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Manatee Movement Animation in Tampa Bay

Movements of a tagged manatee during a three-day period in winter, as it moves between a warm-water refuge and cooler feeding grounds.

Researchers at FWRI track manatees with state-of-the-art Global Positioning System (GPS) satellite-linked tags that collect and transmit data on individual movements, behavior and temperature.  This brief animation dynamically displays the movements of a manatee called TTB099 in northeast Tampa Bay during a three-day period in winter.  This adult male was 2.8 m (9.2 ft) long and weighed 399 kg (880 lb) when tagged in December.  GPS locations were obtained at 20-minute intervals and the animation shows two hours of track line (i.e., 6 consecutive locations) at any one time.  The symbol color depicts water temperature experienced by the manatee based on the tag temperature (see water temperature legend).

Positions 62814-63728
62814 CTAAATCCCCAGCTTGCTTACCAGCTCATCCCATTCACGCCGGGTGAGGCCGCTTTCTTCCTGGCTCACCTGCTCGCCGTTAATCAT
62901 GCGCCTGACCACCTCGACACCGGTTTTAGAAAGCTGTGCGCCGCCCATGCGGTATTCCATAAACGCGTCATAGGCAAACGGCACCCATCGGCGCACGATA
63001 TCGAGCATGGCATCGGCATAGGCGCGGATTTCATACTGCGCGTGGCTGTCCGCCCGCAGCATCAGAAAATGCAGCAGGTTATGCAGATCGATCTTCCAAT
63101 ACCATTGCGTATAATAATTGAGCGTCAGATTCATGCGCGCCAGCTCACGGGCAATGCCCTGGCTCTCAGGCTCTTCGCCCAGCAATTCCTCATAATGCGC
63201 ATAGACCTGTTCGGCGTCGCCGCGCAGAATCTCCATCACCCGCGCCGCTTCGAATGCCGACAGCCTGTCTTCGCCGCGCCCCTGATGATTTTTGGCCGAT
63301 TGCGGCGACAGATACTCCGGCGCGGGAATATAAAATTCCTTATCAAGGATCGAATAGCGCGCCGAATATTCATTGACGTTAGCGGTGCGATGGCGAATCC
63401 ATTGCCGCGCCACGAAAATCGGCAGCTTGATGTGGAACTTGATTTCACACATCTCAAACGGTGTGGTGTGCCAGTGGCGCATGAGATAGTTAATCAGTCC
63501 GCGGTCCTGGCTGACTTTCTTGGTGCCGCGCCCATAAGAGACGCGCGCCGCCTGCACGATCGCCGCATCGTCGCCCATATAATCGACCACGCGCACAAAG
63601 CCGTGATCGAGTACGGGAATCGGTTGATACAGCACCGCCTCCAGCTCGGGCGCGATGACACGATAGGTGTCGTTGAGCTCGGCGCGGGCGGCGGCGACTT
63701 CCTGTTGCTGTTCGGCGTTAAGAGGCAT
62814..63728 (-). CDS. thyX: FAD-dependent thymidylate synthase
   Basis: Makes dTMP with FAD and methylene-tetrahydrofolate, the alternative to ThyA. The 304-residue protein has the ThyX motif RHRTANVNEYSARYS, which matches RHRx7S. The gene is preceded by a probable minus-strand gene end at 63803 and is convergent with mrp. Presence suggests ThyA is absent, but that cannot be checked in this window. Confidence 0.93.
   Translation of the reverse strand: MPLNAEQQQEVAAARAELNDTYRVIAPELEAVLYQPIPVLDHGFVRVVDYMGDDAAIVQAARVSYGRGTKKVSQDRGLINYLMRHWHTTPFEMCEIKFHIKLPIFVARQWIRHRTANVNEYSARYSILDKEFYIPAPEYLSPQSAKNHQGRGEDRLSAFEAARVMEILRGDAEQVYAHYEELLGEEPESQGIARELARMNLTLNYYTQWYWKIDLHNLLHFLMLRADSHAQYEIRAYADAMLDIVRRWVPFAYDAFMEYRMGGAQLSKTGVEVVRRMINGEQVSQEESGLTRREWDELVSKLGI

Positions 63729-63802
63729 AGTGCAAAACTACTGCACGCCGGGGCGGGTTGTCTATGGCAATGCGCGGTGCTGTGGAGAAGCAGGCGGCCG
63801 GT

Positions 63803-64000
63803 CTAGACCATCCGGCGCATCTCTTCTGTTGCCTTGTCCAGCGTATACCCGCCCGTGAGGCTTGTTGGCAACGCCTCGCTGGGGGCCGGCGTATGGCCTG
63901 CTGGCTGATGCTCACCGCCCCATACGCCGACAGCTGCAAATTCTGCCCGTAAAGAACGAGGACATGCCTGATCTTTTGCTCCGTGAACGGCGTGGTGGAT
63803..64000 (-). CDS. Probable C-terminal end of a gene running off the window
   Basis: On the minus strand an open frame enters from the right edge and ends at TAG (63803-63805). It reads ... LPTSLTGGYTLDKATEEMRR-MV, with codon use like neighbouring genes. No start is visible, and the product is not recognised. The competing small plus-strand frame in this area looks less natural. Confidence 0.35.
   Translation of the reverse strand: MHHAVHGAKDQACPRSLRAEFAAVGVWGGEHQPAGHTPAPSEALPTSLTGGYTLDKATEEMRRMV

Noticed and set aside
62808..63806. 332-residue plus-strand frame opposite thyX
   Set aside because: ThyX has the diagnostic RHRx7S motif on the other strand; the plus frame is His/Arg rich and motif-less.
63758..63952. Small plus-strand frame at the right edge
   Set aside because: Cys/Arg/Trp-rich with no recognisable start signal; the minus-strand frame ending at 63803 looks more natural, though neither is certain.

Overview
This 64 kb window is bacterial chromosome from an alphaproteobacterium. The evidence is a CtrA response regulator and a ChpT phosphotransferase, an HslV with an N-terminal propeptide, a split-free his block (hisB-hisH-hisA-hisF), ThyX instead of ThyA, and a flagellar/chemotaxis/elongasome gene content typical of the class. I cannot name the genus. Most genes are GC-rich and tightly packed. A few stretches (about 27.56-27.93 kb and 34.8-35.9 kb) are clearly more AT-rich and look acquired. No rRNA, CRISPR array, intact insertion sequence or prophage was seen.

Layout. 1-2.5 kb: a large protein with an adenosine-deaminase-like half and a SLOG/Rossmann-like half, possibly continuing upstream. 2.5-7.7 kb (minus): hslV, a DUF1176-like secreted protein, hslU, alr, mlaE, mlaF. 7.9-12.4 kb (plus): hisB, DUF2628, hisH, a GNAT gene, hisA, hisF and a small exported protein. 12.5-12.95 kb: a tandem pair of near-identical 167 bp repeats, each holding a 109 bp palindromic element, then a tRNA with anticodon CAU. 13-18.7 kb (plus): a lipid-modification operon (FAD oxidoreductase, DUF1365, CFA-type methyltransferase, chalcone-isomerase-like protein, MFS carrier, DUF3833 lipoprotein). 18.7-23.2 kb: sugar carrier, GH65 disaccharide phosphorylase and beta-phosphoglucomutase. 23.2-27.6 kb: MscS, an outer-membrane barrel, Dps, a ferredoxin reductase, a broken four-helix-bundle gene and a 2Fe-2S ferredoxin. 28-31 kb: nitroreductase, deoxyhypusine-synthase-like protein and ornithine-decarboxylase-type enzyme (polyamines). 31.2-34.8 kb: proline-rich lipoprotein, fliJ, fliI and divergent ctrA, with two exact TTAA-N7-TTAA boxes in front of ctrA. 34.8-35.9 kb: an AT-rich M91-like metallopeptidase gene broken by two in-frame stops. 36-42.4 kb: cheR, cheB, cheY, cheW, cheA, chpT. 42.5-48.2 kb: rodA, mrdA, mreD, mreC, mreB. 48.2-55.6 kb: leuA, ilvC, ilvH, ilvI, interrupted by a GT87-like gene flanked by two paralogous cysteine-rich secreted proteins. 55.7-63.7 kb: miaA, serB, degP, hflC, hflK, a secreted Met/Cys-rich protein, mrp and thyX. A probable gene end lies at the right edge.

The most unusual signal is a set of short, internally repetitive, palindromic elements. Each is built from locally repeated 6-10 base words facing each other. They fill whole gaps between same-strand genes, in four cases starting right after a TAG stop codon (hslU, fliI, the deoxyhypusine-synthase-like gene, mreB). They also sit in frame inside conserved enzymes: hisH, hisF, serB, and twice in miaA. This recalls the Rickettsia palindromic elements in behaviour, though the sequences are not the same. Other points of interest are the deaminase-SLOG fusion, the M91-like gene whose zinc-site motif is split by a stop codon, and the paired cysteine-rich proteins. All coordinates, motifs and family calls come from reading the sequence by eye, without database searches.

Manatees use the warm waters of the TECO Big Bend power plant’s discharge canal in Apollo Beach for shelter from the cold bay waters in winter.  They seek this warmth because they are physiologically unable to survive exposure to cold water for extended periods.  They journey out of the refuge into Tampa Bay to feed on shallow seagrass beds (green areas on map), and then return to the warm-water site.  This pattern of commuting between essential habitats is called “central-place foraging”, the warm-water refuge being the central place from which feeding trips originate.

As you watch the animated movement track, note how the manatee experienced warm water (red symbols) in the discharge canal and then encountered cooler waters (blue-green-yellow symbols) out in the bay.

If you pay attention to the times at which TTB099 departed and returned to the warm-water refuge, you will notice that this individual was generally out on the seagrass flats at night and back in the warm-water canal during the day.  That daily pattern of presence in the refuge and on the grass beds was shown by many other manatees as well.